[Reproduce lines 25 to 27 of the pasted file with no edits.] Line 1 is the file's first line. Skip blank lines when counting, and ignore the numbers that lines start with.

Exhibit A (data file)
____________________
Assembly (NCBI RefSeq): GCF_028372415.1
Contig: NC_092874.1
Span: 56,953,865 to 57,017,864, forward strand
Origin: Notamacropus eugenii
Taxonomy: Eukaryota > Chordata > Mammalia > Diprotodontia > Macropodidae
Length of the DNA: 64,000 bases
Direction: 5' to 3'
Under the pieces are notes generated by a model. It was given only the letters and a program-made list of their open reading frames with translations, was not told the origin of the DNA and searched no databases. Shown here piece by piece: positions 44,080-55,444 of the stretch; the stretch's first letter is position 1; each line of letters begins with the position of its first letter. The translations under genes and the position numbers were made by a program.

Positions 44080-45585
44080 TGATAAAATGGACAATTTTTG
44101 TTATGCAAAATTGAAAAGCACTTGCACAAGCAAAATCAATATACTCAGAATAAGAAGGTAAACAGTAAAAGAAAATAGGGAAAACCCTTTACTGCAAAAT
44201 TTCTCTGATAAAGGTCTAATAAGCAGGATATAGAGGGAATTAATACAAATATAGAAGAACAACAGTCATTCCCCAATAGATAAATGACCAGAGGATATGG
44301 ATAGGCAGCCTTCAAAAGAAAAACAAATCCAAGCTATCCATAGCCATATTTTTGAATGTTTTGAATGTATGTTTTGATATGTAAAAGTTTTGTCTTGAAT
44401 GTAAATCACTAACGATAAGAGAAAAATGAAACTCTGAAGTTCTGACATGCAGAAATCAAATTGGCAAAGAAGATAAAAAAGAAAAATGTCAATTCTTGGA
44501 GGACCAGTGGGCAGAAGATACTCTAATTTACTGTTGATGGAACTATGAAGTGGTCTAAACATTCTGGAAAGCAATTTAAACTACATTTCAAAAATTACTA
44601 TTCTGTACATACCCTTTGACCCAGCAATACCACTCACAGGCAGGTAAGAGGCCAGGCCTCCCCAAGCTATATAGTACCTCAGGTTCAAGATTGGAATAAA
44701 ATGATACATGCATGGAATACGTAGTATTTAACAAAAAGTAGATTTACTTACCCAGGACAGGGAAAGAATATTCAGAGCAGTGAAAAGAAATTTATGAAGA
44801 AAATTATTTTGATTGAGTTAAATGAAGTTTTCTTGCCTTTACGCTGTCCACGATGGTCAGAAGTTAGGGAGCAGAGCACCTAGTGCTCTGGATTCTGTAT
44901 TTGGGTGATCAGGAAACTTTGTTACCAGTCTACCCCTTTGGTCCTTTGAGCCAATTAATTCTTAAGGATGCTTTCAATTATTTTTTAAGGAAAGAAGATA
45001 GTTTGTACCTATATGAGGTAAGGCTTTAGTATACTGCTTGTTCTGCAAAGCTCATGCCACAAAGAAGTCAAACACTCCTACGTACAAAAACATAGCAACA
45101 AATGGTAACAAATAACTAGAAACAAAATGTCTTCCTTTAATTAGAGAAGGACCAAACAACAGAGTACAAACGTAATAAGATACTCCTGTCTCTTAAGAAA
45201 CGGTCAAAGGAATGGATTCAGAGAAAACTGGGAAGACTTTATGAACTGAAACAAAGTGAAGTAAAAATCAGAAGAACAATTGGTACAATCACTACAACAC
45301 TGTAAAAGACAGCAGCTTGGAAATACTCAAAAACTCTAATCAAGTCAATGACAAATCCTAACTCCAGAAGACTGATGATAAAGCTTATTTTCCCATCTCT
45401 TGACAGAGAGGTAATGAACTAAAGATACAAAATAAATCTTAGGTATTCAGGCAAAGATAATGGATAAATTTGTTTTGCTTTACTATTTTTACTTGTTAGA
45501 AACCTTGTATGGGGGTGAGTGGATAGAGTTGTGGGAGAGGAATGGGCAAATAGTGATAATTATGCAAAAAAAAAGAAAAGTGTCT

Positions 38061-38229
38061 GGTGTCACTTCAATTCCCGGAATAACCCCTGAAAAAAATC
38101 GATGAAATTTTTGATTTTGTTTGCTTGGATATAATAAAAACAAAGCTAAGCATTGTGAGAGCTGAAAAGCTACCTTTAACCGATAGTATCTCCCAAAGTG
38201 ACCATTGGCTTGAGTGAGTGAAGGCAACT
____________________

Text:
45501 AACCTTGTATGGGGGTGAGTGGATAGAGTTGTGGGAGAGGAATGGGCAAATAGTGATAATTATGCAAAAAAAAAGAAAAGTGTCT

Positions 38061-38229
38061 GGTGTCACTTCAATTCCCGGAATAACCCCTGAAAAAAATC